It's Friday, we've got a list, let's do this. Fortune magazine dropped its list of the 100 best places to work, and since none of us work at these companies, let's pick the list apart to see how terrible it is, or not, to work for these companies. 

Lists are Made for Trolling

If you learn nothing else today about the best places to work, it should be that no list can ever tell you what the best places to work are. This list is for one thing -- trolling. We guarantee some companies were left out on purpose just to piss people off. But seriously, there's no way Fortune has the resources to do a comprehensive study on this either way, so we're going with it.

Number one place to work? No surprise here, it's Google. The don't be evil gang grew 33 percent in job growth and now employs close to 20,000 people in the US -- one of whom is Ray Kurzwiel, futurist. The company also allows 20 percent free think time, has tons of leisure activities and gourmet food. Despite the mixed feelings we have about some of its business practices and its stranglehold on search, it's hard to argue this one.

Not that we know any Googlers here in the Bay Area (okay two), but Google indeed sets the standard for how to j-o-b in style (relatively, anyway). Plenty of companies in both the tech world and otherwise have been taking Google's approach to relaxing the office scene, especially in Silicon Valley and the greater Bay Area.

Fortune has its list broken down by small, medium and large companies, and also ranked by things like low job turnover and opportunities for women and minorities. Google was tops for large companies, and SAS Institue won for midsized companies. SAS also made it to number three overall. Boston Consulting Group won the best place to work in the small business category, and the company does have some consulting ties to the IT industry.

Best for Women and Minorities

We applaud Fortune for including these categories, but we'd still like to know the criteria it used for determining the rankings. That includes the whole list, not just the two categories under this heading. Zappos, the kings of online customer experience, has a workforce made up of 51 percent women, and it puts them on the list of best places to work for women.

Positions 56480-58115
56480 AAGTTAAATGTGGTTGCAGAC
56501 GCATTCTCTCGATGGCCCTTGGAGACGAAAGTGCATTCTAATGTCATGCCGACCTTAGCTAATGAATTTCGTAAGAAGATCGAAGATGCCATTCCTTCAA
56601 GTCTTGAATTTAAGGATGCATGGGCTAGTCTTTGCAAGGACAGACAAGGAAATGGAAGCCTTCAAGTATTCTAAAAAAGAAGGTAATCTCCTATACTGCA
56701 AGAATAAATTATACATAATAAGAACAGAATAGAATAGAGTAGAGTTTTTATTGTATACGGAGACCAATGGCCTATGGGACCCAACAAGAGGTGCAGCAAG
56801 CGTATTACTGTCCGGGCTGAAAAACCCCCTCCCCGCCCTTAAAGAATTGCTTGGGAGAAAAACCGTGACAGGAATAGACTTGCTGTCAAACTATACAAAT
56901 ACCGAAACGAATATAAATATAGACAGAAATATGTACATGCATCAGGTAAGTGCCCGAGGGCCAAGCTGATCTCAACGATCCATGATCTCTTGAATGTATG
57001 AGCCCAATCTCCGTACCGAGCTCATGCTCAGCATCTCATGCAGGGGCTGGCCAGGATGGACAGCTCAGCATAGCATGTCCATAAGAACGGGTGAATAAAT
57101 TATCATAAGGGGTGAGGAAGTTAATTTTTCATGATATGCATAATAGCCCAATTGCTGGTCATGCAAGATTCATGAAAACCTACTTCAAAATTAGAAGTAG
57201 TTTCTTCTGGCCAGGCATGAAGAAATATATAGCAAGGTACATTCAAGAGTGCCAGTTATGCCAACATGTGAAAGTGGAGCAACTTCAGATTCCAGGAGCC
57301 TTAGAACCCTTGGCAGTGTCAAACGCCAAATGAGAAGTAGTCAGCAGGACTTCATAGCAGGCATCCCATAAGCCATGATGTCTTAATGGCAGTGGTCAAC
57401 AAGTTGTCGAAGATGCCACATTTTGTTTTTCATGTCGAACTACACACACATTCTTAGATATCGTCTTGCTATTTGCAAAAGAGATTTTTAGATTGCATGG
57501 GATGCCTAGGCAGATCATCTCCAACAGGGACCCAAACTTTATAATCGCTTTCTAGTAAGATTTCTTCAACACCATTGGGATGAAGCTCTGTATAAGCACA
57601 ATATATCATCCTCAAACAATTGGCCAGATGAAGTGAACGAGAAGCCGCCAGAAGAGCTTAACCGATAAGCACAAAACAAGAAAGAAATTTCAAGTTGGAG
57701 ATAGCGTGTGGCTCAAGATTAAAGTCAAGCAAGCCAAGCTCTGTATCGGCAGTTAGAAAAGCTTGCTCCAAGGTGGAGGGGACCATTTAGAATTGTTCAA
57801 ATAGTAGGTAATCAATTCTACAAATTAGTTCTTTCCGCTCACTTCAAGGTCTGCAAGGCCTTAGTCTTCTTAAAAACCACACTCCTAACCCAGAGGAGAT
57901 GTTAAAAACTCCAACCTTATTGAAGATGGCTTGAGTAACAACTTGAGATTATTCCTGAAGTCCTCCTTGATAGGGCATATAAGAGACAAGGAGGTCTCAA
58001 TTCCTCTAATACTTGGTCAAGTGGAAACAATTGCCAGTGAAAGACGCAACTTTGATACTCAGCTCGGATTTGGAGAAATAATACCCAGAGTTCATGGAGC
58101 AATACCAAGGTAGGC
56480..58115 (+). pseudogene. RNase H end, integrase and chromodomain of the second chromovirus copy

Zappos doesn't even crack the top 20 as far as companies that have a high percentage of women employees, bit it did win the overall 11th place on the list. SAS and Deloitte were also in the 40 percent range for percentage of women in the workforce.

Cisco and Qualcomm headed up the IT segment for best places to work for minorities. Cisco has a 49 percent minority workforce out of nearly 35,000 jobs in the US. Another semiconductor company, Intel, also cracked the 40 percent minority barrier on the list.


Feel free to go barefoot with feet up on the desk at the Fortune top places to work. Image courtesy of Flikr user slworking2 under Creative Commons license.

Rest of the Best

With Google number one and Zappos number 11, what other tech sector companies made it? Netapp was number 6 and Salesforce was 27, and the only other tech company to crack the top 30 was a company called Ultimate Software.

We know what you're thinking. Where's Apple and Facebook? Not on the list. IBM, Oracle and HP? Not there. Apple and IBM, we can see not making it. They've been in the news spotlight for the wrong reasons for a long time. But no Amazon? No Facebook? Pure trolling move, Fortune.

The bottom half of the top 100 list has the bulk of the IT firms, although adobe and Intel snuck into the top half at numbers 41 and 46, respectively. Microsoft came in at 76, and actually, that doesn't seem like such a bad ranking. Unless you include the fact Autodesk and Rackspace both came in ahead of it at Number 74 and 52, respectively.